Topeka student-turned-ISIS leader Allison Fluke-Ekren pleads guilty to federal terrorism charge

Allison Fluke-Ekren
Allison Fluke-Ekren

Hours after former Topekan Allison Fluke-Ekren pleaded guilty to a federal terrorism charge, a former teacher of hers said Tuesday he is still puzzled as to how she ended up leading an all-female group of ISIS fighters.

"I'd just like to know what happened," said Larry Miller. "I don't suppose I ever will."

Fluke-Ekren, 42, pleaded guilty Tuesday to conspiring to provide material support to a foreign terrorist organization.

U.S. District Judge Leonie Brinkema set sentencing for Oct. 25, when she faces 20 years in prison.

Miller taught from 1991 to 2001 at Topeka Collegiate School, where Fluke-Ekren took classes from him in seventh and eighth grades, between 1992 and 1994.

She then attended Topeka High School until 1997, according to THS yearbooks.

Fluke-Ekren went by her maiden name of Allison Brooks in those days. She went on to become a schoolteacher.

More: Allison Fluke-Ekren is one of several ex-Topekans accused of terrorism

Topeka teacher last heard from Allison Fluke-Ekren in 2008

Miller, who is retired and lives south of Topeka at Wakarusa, kept in touch with Fluke-Ekren and was still one of her 51 Facebook friends when she was arrested in January.

Miller said in January that he and his wife, Suzanne Miller — a librarian who died at age 74 in March 2020 — were friends with Fluke-Ekren's parents, though he wasn't willing to share their identities.

Miller said last January he wasn't questioning prosecutors' assertion that Fluke-Ekren was the leader of a female group of ISIS fighters.

"I would just like for people to know that that's not the person I knew when I knew her," he said.

He said Fluke-Ekren ended the last email she wrote to him, in February 2008, by saying, “My biggest hope is that I can pass on to my students the torch of curiosity and excitement that you gave to me.”

Fluke-Ekren moved to Egypt in 2008 with her second husband, a now-deceased former member of the terrorist organization Ansar al-Sharia, according to prosecutors.

She moved in 2011 to Libya, where she had lived with her second husband, who claimed to have removed at least one box of documents and an electronic device from the U.S. Special Mission and CIA Annex in Benghazi, when it was attacked Sept. 11, 2012, according to prosecutors.

Fluke-Ekren and her second husband moved in 2012 to Syria, where he became a leader of Islamic State snipers, according to prosecutors. In mid-2014, Fluke-Ekren told a government witness about plans to bomb a U.S. shopping mall or college, according to prosecutors.

More: Ex-Topeka Collegiate teacher remembers Allison Fluke-Ekren

International terrorism charges are rare against women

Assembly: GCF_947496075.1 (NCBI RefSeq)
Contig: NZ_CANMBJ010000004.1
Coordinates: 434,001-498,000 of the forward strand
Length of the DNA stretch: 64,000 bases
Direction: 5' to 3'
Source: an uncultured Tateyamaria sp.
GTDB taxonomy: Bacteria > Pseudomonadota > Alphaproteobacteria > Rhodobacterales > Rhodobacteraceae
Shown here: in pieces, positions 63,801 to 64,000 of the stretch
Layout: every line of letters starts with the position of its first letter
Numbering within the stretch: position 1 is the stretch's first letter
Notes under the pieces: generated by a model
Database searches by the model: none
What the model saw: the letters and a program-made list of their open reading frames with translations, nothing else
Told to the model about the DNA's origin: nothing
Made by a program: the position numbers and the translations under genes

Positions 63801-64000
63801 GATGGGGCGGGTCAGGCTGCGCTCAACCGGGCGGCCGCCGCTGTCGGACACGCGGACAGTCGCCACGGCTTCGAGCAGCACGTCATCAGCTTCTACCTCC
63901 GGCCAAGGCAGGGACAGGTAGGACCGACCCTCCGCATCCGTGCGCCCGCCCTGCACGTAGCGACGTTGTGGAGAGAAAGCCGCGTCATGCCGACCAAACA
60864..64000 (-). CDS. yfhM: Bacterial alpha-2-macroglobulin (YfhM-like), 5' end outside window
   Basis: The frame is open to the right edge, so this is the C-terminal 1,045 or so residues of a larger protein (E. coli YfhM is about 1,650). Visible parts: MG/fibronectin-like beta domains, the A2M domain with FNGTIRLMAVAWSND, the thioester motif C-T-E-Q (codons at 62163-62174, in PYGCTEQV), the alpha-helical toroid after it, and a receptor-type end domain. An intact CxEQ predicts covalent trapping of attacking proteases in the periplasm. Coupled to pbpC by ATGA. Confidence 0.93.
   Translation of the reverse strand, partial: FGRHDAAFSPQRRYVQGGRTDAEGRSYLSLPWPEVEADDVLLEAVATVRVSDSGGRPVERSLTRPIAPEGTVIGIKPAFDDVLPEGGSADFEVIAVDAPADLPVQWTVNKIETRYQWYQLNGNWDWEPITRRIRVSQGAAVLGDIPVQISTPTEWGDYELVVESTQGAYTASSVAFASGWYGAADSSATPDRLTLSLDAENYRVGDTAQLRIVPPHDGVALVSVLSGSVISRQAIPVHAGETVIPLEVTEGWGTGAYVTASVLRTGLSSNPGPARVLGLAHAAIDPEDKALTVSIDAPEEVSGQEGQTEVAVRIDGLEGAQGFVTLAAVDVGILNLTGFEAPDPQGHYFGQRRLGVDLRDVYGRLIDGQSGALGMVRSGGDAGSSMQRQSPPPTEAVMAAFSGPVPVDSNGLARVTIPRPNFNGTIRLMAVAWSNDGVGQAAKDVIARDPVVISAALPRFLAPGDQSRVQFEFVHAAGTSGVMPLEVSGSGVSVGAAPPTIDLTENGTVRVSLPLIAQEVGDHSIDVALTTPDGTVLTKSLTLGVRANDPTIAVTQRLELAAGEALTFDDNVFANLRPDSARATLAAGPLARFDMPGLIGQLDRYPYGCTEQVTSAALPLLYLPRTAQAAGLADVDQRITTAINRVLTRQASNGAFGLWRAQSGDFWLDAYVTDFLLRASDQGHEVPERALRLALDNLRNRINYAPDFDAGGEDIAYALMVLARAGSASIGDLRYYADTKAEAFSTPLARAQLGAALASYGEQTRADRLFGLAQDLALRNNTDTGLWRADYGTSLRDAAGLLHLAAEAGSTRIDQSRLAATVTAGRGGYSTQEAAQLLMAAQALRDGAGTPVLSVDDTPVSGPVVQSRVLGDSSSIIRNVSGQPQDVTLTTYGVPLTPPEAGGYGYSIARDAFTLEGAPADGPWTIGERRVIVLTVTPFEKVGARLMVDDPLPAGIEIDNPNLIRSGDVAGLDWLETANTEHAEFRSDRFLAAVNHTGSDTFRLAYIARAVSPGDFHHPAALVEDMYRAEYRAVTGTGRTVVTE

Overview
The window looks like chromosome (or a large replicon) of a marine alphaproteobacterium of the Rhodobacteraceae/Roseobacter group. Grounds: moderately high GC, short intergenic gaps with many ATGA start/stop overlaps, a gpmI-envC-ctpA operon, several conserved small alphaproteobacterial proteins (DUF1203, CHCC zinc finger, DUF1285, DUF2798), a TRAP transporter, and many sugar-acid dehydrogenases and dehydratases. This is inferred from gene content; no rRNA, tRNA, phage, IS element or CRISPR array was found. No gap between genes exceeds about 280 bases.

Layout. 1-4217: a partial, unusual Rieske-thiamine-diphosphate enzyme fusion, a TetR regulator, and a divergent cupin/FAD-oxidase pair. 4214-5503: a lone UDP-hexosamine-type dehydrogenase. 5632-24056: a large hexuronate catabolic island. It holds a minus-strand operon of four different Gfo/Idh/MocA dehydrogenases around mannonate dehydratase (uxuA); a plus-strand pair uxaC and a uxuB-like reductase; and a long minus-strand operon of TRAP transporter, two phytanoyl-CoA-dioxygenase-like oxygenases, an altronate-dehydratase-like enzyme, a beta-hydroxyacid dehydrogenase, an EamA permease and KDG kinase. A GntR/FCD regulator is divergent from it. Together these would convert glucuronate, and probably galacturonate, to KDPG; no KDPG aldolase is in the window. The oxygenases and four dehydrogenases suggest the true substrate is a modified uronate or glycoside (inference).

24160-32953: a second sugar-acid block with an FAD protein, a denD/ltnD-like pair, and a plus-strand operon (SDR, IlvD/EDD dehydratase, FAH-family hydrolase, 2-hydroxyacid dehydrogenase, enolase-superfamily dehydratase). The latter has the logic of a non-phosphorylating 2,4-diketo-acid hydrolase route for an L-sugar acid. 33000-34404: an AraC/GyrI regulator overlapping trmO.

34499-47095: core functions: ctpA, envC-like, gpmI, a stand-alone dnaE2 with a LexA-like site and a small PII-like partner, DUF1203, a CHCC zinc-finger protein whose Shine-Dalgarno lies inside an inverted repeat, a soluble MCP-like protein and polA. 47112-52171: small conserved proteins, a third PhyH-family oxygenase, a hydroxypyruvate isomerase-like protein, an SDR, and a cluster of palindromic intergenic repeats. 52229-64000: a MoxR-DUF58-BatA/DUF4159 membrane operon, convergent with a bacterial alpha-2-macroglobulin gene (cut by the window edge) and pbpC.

In mid-2016, Fluke-Ekren led and organized an effort to establish a Women’s Center in Raqqa, Syria. The center provided medical services, educational services about the Islamic State, childcare, and various training to women and young girls.

As the center’s leader, Fluke-Ekren also provided and assisted other female ISIS members in providing training to numerous women and young girls on the use of automatic firing AK-47 assault rifles, grenades and explosive suicide belts, according to prosecutors.

In late 2016, the ISIS “Wali” of Raqqa approved the creation of the “Khatiba Nusaybah” — a military battalion to be comprised solely of female ISIS members.

Witnesses said the battalion also provided certain members with instruction on physical training ­including martial arts, medical training and religious classes, and how to pack and prep a travel bag with rifles and other military supplies, according to prosecutors.

More: US woman pleads guilty to training women for Islamic State terrorist group in Syria

International terrorism charges against women are extremely rare, according to experts, because men tend to dominate the misogynistic groups such as al-Qaida, the lslamic State of Iraq and al-Sham, or ISIS, and related groups in Pakistan, Afghanistan and elsewhere around the world.

But a dozen cases over the past decade of U.S. citizens or permanent residents revealed women shedding traditional caretaker roles to recruit fellow warriors, train others to use rifles and explosives, and even kill.

Teacher hadn't heard from Fluke-Ekren since arrest

Miller said Tuesday he hadn't heard from Fluke-Ekren since her arrest was announced in January.

He said he did get a phone call from an attorney representing her.

That attorney asked only that Miller confirm the accuracy of an article about an interview with him that was published early this year by The Capital-Journal, he said.

Miller said he confirmed the accuracy of that article.

Tim Hrenchir can be reached at or 785-213-5934. Bart Jansen of USA Today contributed to this report.

This article originally appeared on Topeka Capital-Journal: Former Kansan Allison Fluke-Ekren pleads guilty to terrorism charge